2.3. Events

In addition to the signal mechanism described above, there is a set of events that reflect the X event mechanism. Callbacks may also be attached to these events. These events are: In order to connect a callback function to one of these events you use the method connect() , as described above, using one of the above event names as the name parameter. The callback function (or method) for events has a slightly different form than that for signals:
 
def callback_func(widget, event, callback_data ):
def callback_meth(self, widget, event, callback_data ):

GdkEvent is a python object type whose type attribute will indicate which of the above events has occurred. The other attributes of the event will depend upon the type of the event. Possible values for the type are:
 
  NOTHING
  DELETE
  DESTROY
  EXPOSE
  MOTION_NOTIFY
  BUTTON_PRESS
  _2BUTTON_PRESS
  _3BUTTON_PRESS
  BUTTON_RELEASE
  KEY_PRESS
  KEY_RELEASE
  ENTER_NOTIFY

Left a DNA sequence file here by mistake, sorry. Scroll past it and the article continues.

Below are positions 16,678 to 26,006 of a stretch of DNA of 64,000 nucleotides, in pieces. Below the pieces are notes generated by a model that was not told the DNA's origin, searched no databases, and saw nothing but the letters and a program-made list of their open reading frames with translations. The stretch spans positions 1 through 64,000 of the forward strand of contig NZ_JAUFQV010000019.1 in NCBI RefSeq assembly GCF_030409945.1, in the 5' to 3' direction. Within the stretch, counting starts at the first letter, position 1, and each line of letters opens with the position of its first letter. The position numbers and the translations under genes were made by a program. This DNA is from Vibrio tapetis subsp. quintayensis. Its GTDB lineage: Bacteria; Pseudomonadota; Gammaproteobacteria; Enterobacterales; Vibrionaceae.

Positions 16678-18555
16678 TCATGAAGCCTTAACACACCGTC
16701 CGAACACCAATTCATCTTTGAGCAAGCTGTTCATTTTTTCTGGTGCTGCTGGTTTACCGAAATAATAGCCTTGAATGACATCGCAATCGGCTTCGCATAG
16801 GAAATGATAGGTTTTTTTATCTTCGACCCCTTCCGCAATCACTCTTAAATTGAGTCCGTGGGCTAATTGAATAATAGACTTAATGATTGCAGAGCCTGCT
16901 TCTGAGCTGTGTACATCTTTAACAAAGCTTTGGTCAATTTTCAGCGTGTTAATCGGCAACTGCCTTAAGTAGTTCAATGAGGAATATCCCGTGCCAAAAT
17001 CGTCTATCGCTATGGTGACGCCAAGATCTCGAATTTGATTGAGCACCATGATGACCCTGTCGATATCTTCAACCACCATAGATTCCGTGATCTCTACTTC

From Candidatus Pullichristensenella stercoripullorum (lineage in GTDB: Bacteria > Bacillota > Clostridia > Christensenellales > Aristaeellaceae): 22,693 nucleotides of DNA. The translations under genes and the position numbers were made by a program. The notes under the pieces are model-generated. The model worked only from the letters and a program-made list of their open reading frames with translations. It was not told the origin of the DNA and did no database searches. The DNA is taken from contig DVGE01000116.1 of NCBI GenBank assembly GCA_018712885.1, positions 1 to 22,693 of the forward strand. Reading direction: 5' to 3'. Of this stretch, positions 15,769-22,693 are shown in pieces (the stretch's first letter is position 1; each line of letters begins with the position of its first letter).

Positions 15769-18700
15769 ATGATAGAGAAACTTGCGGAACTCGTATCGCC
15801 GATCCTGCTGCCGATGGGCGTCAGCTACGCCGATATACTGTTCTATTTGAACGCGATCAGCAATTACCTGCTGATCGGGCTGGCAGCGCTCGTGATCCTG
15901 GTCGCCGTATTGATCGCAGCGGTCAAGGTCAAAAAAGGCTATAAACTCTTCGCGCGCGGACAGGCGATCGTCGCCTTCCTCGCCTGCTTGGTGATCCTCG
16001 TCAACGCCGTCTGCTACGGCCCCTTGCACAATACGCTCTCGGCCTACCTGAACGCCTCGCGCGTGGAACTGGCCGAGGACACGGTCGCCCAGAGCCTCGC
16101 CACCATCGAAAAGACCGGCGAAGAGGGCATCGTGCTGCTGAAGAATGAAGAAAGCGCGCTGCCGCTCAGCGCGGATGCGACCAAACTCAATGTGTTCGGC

LEAVE_NOTIFY
  FOCUS_CHANGE
  CONFIGURE
  MAP
  UNMAP
  PROPERTY_NOTIFY
  SELECTION_CLEAR
  SELECTION_REQUEST
  SELECTION_NOTIFY
  PROXIMITY_IN
  PROXIMITY_OUT
  DRAG_BEGIN
  DRAG_REQUEST
  DROP_ENTER
  DROP_LEAVE
  DROP_DATA_AVAIL
  CLIENT_EVENT
  VISIBILITY_NOTIFY
  NO_EXPOSE
  OTHER_EVENT       # Deprecated, use filters instead

These values are defined in the GDK.py module; use "import GDK" to access these definitions. (And don't forget to specify the GDK. prefix.)

So, to connect a callback function to one of these events we would use something like:
 
button.connect("button_press_event", button_press_callback)

This assumes that button is a GtkButton widget. Now, when the mouse is over the button and a mouse button is pressed, the function button_press_callback will be called. This function may be defined as:
 
def button_press_callback(widget, event, data ):

The value returned from this function indicates whether the event should be propagated further by the GTK event handling mechanism. Returning gtk.TRUE indicates that the event has been handled, and that it should not propagate further. Returning gtk.FALSE continues the normal event handling. See the section on Advanced Event and Signal Handling for more details on this propagation process.